The Boy chronicles Evans, an American Nanny, who is hired to watch after what she initially thinks will be a young lad. This is done as a service to the parents, known only as Mr. and Mrs. Heelshire (brilliantly and sophisticatedly performed by Jim Norton and Diana Hardcastle), so they can go on a long overdue holiday. Soon after her entrance at The Heelshire’s English manor she finds out that the parents’ so called ‘son’ is actually a life-sized, inanimate model of a child. He is, in a testament to one of the many captivating ways The Heelshire’s treat this large figurine as their own progeny, adorned in one of his many suits and a tie when Evans first sees him. When the duo, who are just as enigmatic and hair-raising as Brahms himself, go on vacation Evans blatantly ignores the daily schedule Mr. Heelshire demanded her to follow with Brahms. After The Heelshire’s real intentions are exposed, in a segment which is generally surprising and among the most successful flashes in this on-screen affair, she finds herself questioning her sanity. This transpires as she begins to believe, much like The Heelshires, that Brahms is alive.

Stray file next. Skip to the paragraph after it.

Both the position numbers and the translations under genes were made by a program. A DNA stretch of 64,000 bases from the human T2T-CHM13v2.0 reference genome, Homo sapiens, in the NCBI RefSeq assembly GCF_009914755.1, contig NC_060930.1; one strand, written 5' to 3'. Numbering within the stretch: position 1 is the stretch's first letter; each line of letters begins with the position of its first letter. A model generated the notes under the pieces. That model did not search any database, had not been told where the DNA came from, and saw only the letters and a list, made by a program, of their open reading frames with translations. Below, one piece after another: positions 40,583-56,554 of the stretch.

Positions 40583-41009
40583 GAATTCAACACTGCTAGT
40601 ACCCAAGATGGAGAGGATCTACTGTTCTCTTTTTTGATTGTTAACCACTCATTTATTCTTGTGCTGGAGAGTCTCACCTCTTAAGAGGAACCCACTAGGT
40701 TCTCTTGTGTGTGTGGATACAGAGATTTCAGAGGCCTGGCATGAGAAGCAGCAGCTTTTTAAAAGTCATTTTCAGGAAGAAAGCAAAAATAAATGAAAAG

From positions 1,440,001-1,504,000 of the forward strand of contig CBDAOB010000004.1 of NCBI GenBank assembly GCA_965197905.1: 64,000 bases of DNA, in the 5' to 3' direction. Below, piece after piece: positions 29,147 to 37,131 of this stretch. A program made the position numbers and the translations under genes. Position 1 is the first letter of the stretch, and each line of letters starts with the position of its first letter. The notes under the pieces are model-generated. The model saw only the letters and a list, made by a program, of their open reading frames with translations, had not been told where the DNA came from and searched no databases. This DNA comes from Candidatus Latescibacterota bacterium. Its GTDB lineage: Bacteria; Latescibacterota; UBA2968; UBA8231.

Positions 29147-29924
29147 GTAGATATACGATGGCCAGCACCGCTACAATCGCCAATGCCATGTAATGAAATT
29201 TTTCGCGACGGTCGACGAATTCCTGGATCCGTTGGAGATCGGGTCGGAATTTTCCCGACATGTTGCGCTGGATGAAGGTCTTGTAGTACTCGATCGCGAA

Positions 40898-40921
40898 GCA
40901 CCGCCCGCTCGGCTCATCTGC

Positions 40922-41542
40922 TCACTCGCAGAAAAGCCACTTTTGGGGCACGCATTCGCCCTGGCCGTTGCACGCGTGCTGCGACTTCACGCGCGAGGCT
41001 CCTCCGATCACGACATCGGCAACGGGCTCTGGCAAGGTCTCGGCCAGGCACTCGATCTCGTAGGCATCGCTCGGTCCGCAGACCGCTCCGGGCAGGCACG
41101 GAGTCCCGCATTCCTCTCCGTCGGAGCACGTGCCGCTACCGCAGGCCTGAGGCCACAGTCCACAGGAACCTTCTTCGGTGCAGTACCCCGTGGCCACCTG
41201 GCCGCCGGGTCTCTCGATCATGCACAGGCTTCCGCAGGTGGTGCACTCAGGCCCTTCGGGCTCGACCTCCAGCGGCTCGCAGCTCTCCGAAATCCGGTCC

What is most disheartening about this experience is that Brahms, who is phenomenal model of design, is just as fitting into the delightful mold of timeless terror compositions from the past. His general appearance is unnerving. He seems to slide all too well along the likes of Chucky from the Child’s Play features and the multitudes of his unearthly cinematic brethren. With a cold, pale, expression-less countenance, quietly calculating brown and green speckled eyes and a stare you can almost feel lurking beneath his immobile porcelain it is all too easy to find yourself seeing him coming to life when someone’s back is turned. Because of this we await such an instant through the various lulls before the surprisingly rousing finale. This anticipation becomes one of the few genuinely victorious tension building instants herein. This expectant sensation is also most palpable when Brahms is doing nothing more than sitting on a chair and blasting classical music or simply lying in his bed (as he does throughout most of the duration). These simple, blood chilling touches are far more accomplished than the endless others orchestrated herein where the fear factor appears constructed as if via exclamation points. For example, a wonderfully underplayed third act scene involving Brahms being outlined in chalk and watched for movement is genuinely potent. Yet, these instances are so rare they ultimately feel like an unfulfilled promise. This realization is almost unavoidable as the majority of the production becomes another assortment of long-exhausted haunted house/ killer on the loose clichés.